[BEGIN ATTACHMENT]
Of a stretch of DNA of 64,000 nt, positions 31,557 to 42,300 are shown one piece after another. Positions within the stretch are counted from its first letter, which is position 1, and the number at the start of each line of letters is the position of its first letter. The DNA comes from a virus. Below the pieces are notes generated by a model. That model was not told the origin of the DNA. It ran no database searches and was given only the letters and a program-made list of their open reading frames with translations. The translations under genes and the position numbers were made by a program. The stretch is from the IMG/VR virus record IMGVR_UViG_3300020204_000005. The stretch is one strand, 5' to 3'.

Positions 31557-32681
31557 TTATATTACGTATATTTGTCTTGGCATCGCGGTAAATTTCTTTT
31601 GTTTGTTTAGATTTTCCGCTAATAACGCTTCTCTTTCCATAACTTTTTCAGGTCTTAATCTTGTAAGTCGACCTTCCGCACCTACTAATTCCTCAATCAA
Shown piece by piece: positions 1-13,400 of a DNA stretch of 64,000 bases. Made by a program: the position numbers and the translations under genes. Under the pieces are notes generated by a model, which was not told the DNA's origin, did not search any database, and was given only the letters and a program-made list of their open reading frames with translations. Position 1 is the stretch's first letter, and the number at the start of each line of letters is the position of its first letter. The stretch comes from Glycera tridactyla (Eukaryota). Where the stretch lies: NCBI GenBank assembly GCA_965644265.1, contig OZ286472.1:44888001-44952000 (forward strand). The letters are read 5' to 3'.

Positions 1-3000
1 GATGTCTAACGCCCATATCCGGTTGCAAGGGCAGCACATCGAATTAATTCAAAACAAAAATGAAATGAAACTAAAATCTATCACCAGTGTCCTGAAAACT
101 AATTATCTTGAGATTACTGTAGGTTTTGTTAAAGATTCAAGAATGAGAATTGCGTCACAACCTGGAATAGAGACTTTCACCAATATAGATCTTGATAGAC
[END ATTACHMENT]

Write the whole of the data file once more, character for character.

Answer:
Of a stretch of DNA of 64,000 nt, positions 31,557 to 42,300 are shown one piece after another. Positions within the stretch are counted from its first letter, which is position 1, and the number at the start of each line of letters is the position of its first letter. The DNA comes from a virus. Below the pieces are notes generated by a model. That model was not told the origin of the DNA. It ran no database searches and was given only the letters and a program-made list of their open reading frames with translations. The translations under genes and the position numbers were made by a program. The stretch is from the IMG/VR virus record IMGVR_UViG_3300020204_000005. The stretch is one strand, 5' to 3'.

Positions 31557-32681
31557 TTATATTACGTATATTTGTCTTGGCATCGCGGTAAATTTCTTTT
31601 GTTTGTTTAGATTTTCCGCTAATAACGCTTCTCTTTCCATAACTTTTTCAGGTCTTAATCTTGTAAGTCGACCTTCCGCACCTACTAATTCCTCAATCAA
Shown piece by piece: positions 1-13,400 of a DNA stretch of 64,000 bases. Made by a program: the position numbers and the translations under genes. Under the pieces are notes generated by a model, which was not told the DNA's origin, did not search any database, and was given only the letters and a program-made list of their open reading frames with translations. Position 1 is the stretch's first letter, and the number at the start of each line of letters is the position of its first letter. The stretch comes from Glycera tridactyla (Eukaryota). Where the stretch lies: NCBI GenBank assembly GCA_965644265.1, contig OZ286472.1:44888001-44952000 (forward strand). The letters are read 5' to 3'.

Positions 1-3000
1 GATGTCTAACGCCCATATCCGGTTGCAAGGGCAGCACATCGAATTAATTCAAAACAAAAATGAAATGAAACTAAAATCTATCACCAGTGTCCTGAAAACT
101 AATTATCTTGAGATTACTGTAGGTTTTGTTAAAGATTCAAGAATGAGAATTGCGTCACAACCTGGAATAGAGACTTTCACCAATATAGATCTTGATAGAC